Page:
62.07 ± 16.9

(by 40.3%)

60

72.5

53.25

0.010093

Δ BMI preoperative to nadir (U)

17.17 ± 5.5

16.29

20.83

13.32

19.81 ± 6

18.73

23.26

17.31

0.125015

Δ BW preoperative to actual (kg)

30.48 ± 18.69

(by 23.1%)

30

42

18.5

35.35 ± 33.93

(by 22.4%)

42

48.75

26.25

0.213857

Δ BMI preoperative to actual (U)

10.72 ± 6.5

10.28

15.04

6.97

11.33 ± 10.45

12.69

14.83

8.29

0.462923

Δ BW nadir to actual — weight regain (kg)

18.05 ± 12.77

14

22.5

10

26.71 ± 26.24

19.5

29.25

10

0.504096

Δ BMI nadir to actual — weight regain (U)

6.44 ± 4.62

4.95

8.36

3.46

8.48 ± 8

6.17

9.69

3.08

0.701828

Subgr — subgroup; BMI — body mass index; BW — body weight; Δ — body weight/body mass index changes; (U) — units

Discussion

Bariatric surgery is the gold standard treatment for significant and durable weight loss in morbidly obese patients [9]. RYGB is the most commonly performed bariatric procedure in the US [10], since it demonstrates optimal results with minimal operative risk and postoperative complications. However, long-term weight regain rate after RYGB is increasingly being reported [11]. This is a multifactorial and complex phenomenon [12] that involves either physiological and psychosocial or anatomic and genetic factors controlling food-intake behaviour. Post-RYGB difficulties with durable weight loss in this subset of patients reflect the same problems that they face with non-invasive treatment before bariatric surgery. Attempts to discover key risk factors that allow the anticipation of weight regain on the preoperative evaluation are still ongoing. Identifying risk factors for RYGB failure may allow them to be targeted with cost-saving early treatment approaches and improved self-monitoring strategies in future. Otherwise, postoperative weight regain has a negative impact on psychological health and weight-related quality of life, and as a result patient compliance with further strategies of treatment is poor [13]. Thus, clinical research is needed to determine predictors of surgical success in obese patients.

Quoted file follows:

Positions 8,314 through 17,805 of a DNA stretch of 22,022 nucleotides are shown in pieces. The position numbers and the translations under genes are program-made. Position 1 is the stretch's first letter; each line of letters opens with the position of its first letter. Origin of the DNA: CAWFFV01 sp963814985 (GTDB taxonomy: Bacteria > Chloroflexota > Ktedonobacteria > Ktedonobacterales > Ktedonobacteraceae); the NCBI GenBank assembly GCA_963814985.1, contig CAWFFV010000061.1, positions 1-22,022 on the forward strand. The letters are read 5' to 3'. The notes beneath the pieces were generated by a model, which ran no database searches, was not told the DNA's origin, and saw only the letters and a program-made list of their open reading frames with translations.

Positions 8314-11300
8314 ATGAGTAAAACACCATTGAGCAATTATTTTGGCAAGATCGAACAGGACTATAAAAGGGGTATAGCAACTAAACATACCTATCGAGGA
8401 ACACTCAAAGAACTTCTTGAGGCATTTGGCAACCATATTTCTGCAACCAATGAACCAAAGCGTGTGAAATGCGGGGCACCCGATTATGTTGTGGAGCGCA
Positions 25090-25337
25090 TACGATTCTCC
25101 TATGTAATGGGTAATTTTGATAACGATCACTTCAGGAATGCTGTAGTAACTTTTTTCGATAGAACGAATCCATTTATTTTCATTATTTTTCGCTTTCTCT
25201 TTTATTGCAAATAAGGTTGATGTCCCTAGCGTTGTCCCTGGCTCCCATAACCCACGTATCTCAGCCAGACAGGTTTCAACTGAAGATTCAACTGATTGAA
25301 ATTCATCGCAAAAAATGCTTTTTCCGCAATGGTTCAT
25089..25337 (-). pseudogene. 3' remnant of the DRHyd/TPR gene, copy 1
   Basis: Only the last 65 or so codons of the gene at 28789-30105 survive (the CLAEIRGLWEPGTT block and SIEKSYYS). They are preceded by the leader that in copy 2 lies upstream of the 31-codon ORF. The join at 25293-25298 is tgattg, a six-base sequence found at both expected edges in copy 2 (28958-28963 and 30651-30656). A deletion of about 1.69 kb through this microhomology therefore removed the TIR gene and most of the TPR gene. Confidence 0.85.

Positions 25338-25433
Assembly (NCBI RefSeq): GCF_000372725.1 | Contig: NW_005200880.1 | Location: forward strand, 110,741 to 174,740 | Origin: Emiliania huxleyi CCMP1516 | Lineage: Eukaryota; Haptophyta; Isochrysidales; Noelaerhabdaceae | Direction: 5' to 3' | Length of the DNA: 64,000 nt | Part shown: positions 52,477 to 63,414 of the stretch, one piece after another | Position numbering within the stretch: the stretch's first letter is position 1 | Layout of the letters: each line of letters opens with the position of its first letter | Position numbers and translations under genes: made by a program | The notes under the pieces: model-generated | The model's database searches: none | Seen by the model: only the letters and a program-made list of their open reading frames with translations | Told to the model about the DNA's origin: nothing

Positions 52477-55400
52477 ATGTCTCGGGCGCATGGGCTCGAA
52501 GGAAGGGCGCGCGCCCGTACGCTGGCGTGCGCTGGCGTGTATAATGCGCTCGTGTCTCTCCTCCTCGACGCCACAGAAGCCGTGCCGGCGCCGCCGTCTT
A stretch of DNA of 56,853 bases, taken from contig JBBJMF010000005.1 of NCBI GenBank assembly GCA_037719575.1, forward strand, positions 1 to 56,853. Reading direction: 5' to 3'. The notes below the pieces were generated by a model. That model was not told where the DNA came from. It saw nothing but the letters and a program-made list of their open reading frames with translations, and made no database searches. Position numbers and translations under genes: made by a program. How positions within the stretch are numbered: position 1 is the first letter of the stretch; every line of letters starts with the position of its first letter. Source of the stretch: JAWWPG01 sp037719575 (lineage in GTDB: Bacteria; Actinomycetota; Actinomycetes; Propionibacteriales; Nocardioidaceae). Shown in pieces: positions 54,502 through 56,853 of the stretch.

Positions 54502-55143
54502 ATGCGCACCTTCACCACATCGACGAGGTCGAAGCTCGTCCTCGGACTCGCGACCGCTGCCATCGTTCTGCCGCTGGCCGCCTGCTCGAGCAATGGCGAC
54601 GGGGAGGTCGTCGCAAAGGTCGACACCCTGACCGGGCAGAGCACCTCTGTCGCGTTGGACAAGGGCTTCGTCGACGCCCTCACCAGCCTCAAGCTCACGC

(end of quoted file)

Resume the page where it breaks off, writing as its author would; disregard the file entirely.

In our study, adulthood onset of obesity was suspected to be a risk factor for late weight regain after RYGB. Patients with a history of adolescent obesity regained more weight after initial achievement of nadir total weight loss compared to their only adult obese counterparts (Table II and III). If confirmed by future studies on larger groups of patients, these individuals may need additional instructions and postsurgical support regarding expectations for surgery results and their future life after surgery.

In our opinion, additionally to the routine preoperative medical evaluation, a history of adulthood obesity should be obtained. This is an important finding as it might help explain to those obese subjects who have been struggling with obesity since their early years that the late postoperative weight loss may differ from their expectations.

A close relationship between adolescent obesity and effects of treatment is well known in conservative approaches in obese adults. It has been proved that reducing weight by adults who were obese in childhood is far less successful than by those who gained weight later in life [14]. This phenomenon has several identified causes; with long established unhealthy eating behaviour and low exercise level chief among them [14, 15].

Evidence of studies on RYGB outcomes in adults can be used to guide the application of bariatric procedures to severely obese adolescents, as childhood obesity has reached epidemic proportions [16].

The results of our study may be a supportive argument in the debate on indications for bariatric operations during adolescence [17]. Weight reduction in obese children improves insulin sensitivity and lipids’ profile, and decreases blood inflammatory markers [18]. The timing for bariatric surgery in young patients is still controversial and should be considered individually. However, a delay of invasive treatment until obese adolescents are grown might expose them to suboptimal outcomes following bariatric surgery in future, with higher weight regain rate. Alongside other indications [19], this needs to be considered in planning elective operations in obese adolescents.

Conclusions

We hypothesise that adult patients with a history of adolescent obesity need lifelong medical management, since many of them may continue to struggle with their disease. Because surgery cannot be definitively curative in this group of patients, continued intensive and active conservative treatment is required.

Reference